No. 10 may be small, but he's played big so far in these playoffs.
I argued a few years ago that center Andy McDonald was the best player on the Blues. I don't know if that's the case anymore, but I think you can make a case for him being the heart of the team.
In the last two years he's suffered two major concussions. Dude has a Stanley Cup ring. He's gotten paid. I'm sure he still has a house in Anaheim where he could spend his days on the beach. He's 34 years old. He as a lot of life to live after he hangs up the skates and no one wants to see him do it with a traumatic brain injury. Yet here he is, in the thick of every playoff game so far.
Saturday night he took a shot to the head from a player leaving his feet. The hit cracked his over-sized, made to fight concussions helmet. What's he do the next time out, Game 3 in San Jose? Score a huge goal and grab two assists in the 4-3 win. In the meantime, he's taking a physical punishment from guys taller and 30 or 40 pounds heavier. He took a crosscheck into the boards at the end of a period. Yet none of this crap phases him. He plays with reckless abandon. And when the power play is clicking (next paragraph, please), he's the engine.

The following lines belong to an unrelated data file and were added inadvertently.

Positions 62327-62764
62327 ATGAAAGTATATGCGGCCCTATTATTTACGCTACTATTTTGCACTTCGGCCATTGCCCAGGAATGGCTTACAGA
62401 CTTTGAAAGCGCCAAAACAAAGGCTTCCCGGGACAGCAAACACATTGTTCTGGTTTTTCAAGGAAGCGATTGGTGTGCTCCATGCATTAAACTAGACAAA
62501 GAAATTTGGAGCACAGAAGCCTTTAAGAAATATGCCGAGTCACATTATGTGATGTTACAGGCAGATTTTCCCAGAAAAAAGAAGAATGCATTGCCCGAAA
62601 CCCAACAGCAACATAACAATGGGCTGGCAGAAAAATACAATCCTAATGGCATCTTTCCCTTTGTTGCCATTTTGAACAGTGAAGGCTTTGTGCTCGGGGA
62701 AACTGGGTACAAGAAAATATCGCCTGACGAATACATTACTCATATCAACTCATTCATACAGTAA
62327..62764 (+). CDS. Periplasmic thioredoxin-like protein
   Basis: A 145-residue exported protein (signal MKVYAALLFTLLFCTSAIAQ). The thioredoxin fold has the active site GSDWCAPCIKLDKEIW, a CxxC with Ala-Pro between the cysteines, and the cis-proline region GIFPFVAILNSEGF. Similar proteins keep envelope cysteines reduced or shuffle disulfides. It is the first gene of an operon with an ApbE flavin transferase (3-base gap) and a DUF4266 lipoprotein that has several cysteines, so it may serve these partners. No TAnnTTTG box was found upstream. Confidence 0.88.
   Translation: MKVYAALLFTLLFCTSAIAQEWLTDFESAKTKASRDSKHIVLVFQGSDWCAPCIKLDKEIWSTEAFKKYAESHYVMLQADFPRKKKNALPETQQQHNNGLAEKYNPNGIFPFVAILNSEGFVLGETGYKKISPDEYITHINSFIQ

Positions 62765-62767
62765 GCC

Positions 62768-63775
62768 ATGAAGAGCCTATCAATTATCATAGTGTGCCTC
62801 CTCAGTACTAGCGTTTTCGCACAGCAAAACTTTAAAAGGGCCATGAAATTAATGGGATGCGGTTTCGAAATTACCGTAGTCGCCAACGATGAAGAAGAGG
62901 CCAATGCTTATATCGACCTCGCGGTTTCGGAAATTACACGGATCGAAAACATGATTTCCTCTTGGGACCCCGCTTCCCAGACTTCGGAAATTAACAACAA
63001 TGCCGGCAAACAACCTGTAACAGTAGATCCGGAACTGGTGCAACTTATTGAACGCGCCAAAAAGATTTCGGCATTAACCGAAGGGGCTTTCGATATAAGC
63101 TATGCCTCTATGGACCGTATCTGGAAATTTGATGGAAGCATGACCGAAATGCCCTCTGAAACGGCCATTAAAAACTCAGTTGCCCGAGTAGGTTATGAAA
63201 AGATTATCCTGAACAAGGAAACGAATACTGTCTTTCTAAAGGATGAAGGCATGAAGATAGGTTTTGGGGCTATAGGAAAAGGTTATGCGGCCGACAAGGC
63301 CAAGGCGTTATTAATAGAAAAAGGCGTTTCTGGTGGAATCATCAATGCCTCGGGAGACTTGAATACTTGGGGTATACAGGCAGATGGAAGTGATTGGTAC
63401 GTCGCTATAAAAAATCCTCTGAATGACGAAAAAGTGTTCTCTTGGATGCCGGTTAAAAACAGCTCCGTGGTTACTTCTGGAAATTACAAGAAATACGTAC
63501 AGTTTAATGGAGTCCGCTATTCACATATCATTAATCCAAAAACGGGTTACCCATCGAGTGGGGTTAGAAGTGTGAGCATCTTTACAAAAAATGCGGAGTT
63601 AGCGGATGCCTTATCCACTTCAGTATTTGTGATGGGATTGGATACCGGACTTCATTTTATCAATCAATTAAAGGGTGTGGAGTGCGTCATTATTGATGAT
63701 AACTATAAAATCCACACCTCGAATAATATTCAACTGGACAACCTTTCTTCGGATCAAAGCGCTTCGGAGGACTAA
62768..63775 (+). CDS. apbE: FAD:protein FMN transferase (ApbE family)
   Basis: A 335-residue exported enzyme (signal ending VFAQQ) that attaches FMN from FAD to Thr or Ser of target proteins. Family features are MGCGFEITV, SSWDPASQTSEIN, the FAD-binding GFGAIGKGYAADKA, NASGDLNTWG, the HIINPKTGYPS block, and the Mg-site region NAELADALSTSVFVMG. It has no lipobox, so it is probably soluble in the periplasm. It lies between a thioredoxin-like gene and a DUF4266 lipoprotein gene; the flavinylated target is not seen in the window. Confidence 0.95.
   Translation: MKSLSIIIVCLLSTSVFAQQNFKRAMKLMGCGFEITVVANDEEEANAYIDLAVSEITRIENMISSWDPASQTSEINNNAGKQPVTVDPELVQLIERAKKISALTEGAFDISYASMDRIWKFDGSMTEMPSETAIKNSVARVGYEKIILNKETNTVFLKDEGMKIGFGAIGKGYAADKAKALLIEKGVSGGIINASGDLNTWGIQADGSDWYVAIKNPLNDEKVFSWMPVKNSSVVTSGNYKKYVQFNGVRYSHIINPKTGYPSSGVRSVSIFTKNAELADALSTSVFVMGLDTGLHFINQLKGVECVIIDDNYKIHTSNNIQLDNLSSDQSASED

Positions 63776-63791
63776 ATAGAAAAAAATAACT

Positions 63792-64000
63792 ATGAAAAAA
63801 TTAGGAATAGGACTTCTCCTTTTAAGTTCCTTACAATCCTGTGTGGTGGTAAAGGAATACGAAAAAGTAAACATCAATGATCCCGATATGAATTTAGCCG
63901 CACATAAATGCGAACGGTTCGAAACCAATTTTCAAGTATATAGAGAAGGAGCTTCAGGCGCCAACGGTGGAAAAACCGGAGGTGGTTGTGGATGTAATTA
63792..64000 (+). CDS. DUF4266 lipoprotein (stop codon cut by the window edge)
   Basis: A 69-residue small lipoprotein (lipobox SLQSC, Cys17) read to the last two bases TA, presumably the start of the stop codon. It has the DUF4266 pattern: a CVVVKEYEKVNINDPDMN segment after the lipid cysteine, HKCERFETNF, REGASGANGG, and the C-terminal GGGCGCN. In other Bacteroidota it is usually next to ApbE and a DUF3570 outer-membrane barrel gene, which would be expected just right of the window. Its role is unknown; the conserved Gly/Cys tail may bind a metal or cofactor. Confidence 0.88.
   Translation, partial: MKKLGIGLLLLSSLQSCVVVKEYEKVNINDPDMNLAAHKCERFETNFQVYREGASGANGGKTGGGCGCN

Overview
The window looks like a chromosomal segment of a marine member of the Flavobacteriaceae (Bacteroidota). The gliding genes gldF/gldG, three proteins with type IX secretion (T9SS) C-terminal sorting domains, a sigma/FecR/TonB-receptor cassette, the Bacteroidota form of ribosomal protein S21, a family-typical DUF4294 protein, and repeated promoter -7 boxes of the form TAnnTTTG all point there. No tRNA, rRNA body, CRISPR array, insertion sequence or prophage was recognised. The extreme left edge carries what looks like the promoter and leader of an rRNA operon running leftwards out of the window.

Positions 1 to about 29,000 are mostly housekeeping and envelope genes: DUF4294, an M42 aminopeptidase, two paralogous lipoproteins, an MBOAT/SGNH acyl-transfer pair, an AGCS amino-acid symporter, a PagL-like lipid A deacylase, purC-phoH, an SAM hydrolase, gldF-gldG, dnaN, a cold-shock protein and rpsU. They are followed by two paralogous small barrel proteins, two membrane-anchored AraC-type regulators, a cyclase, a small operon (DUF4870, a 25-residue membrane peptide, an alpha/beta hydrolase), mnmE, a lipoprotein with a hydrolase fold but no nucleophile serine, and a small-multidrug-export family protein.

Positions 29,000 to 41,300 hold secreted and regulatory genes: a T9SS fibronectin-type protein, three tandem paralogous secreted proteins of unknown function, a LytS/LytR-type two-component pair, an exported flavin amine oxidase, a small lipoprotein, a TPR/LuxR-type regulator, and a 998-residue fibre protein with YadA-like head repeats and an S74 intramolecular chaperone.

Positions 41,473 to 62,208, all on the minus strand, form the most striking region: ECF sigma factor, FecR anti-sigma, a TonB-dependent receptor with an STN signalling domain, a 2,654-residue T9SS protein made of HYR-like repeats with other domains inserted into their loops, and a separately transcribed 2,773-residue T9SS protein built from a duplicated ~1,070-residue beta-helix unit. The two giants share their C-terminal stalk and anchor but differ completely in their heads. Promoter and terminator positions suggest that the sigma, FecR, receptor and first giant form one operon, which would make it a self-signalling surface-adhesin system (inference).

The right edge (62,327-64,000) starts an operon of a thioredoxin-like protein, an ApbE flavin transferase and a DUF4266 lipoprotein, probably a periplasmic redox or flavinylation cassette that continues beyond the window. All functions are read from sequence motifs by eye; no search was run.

If the Blues are to advance to the next round, they have to be faster and smarter than the San Jose Sharks. They have to be tougher, in the right way. Monday night they held their composure, stood up to the Sharks when necessary and drew some important power plays leading to three goals with the man advantage. In other words, they have to do as a group what McDonald does most nights as an individual.
Oh sure, he's not the captain of the team, he's not playing on the No. 1 line. Because of his concussion, he didn't lead the team in points or goals or assists. But in the most important game of the series so far, McDonald was the No. 1 star.
One of these teams is going to advance to the second round of the Stanley Cup playoffs. Why not the St. Louis Blues?